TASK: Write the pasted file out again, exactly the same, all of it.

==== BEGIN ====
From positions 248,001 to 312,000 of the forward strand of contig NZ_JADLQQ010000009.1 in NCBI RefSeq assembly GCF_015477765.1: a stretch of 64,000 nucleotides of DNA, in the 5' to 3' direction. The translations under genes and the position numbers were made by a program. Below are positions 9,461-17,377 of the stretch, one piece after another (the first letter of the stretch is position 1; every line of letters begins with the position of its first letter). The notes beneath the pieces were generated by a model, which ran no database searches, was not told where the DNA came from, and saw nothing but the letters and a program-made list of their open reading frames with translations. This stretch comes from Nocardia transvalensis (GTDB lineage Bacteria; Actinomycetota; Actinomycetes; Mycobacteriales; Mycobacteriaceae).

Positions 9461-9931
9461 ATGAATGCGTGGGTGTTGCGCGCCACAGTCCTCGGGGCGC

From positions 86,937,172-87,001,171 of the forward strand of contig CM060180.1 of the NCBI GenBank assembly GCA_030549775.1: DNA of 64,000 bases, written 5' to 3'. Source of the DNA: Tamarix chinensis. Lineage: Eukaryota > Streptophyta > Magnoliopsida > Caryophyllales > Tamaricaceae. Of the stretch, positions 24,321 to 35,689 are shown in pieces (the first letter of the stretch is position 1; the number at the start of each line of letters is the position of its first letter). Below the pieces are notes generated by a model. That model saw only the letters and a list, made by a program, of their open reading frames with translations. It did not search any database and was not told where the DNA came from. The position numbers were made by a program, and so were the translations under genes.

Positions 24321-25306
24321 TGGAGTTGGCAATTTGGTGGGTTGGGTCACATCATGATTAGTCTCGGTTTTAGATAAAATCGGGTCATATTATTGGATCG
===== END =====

From positions 248,001 to 312,000 of the forward strand of contig NZ_JADLQQ010000009.1 in NCBI RefSeq assembly GCF_015477765.1: a stretch of 64,000 nucleotides of DNA, in the 5' to 3' direction. The translations under genes and the position numbers were made by a program. Below are positions 9,461-17,377 of the stretch, one piece after another (the first letter of the stretch is position 1; every line of letters begins with the position of its first letter). The notes beneath the pieces were generated by a model, which ran no database searches, was not told where the DNA came from, and saw nothing but the letters and a program-made list of their open reading frames with translations. This stretch comes from Nocardia transvalensis (GTDB lineage Bacteria; Actinomycetota; Actinomycetes; Mycobacteriales; Mycobacteriaceae).

Positions 9461-9931
9461 ATGAATGCGTGGGTGTTGCGCGCCACAGTCCTCGGGGCGC

From positions 86,937,172-87,001,171 of the forward strand of contig CM060180.1 of the NCBI GenBank assembly GCA_030549775.1: DNA of 64,000 bases, written 5' to 3'. Source of the DNA: Tamarix chinensis. Lineage: Eukaryota > Streptophyta > Magnoliopsida > Caryophyllales > Tamaricaceae. Of the stretch, positions 24,321 to 35,689 are shown in pieces (the first letter of the stretch is position 1; the number at the start of each line of letters is the position of its first letter). Below the pieces are notes generated by a model. That model saw only the letters and a list, made by a program, of their open reading frames with translations. It did not search any database and was not told where the DNA came from. The position numbers were made by a program, and so were the translations under genes.

Positions 24321-25306
24321 TGGAGTTGGCAATTTGGTGGGTTGGGTCACATCATGATTAGTCTCGGTTTTAGATAAAATCGGGTCATATTATTGGATCG